External economies, or externalities, are costs or benefits of an economic transaction that accrue to people other than those conducting the transaction. Elisa Giuliani and others have defined them as `positive or negative unpaid, out of the market rules, side-effects of the activities of one economic agent on other agents.' The concept was introduced by Alfred Marshall in Principles of Economics (1920). Pollution is a common negative externality of the transaction between a capitalist industry and its customers. Usually neither of them pays for the degradation of air, water, etc. caused by the industry's activity; that cost is borne by society as a whole.
The existence of externalities is an important disadvantage of market economies, because externalities cause economic agents to make choices which are sub-optimal for society as a whole. As David Schweickart writes: `The neoclassical argument for the optimality of competitive capitalism rests on the presumption that a competitive market compels those who make decisions to bear the costs of these decisions.'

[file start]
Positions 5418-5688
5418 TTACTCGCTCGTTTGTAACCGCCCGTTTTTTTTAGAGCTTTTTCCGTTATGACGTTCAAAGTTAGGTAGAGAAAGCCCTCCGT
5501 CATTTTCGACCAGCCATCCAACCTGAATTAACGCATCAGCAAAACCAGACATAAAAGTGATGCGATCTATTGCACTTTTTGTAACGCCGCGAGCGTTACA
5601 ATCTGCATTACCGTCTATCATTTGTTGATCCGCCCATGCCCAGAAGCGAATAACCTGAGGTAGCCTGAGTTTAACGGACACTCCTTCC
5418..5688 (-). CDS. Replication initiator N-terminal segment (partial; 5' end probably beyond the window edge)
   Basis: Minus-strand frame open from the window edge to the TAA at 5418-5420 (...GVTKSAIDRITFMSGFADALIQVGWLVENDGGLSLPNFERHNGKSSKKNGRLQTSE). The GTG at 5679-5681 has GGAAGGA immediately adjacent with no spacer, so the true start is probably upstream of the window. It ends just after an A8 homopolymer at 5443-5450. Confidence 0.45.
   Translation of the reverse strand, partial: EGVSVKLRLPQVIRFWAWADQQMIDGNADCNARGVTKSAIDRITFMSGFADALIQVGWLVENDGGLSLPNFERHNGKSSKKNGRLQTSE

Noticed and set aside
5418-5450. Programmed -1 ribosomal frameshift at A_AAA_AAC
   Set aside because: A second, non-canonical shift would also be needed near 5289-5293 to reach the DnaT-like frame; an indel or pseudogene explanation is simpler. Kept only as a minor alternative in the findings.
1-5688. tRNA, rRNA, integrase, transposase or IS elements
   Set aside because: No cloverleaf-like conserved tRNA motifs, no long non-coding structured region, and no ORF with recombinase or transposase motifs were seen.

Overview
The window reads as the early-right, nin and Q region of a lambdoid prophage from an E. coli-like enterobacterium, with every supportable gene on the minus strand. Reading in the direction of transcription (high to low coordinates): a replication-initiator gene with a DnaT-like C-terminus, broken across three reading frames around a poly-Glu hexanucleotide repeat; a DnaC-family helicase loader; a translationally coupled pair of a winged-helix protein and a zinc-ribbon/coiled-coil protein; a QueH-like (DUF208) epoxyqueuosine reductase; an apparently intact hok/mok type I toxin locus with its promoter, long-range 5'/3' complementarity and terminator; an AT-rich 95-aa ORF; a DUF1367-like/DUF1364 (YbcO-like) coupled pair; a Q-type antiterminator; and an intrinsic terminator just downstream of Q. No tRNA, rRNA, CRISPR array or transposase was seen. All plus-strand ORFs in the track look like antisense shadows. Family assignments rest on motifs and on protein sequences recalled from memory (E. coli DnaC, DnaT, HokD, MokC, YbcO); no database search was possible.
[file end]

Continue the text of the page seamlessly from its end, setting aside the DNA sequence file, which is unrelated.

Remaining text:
Externalities have a connection to the tyranny of small decisions, wherin a sub-optimal macro decision results from the aggregation of optimal decisions at the micro (individual) level. For example, if I decide to buy disposable bottles, that puts an externality on the environment. Everyone may decide to do this despite preferring that there be a ban on disposable bottles.
- Some technical points about externalities by a bourgeois economist: Kenneth J Arrow, `The Organization of Economic Activity: Issues Pertinent to the Choice of Market versus Non-market Allocation', Joint Economic Committee of Congress (United States), 1969; page 9. Free from ucsb.edu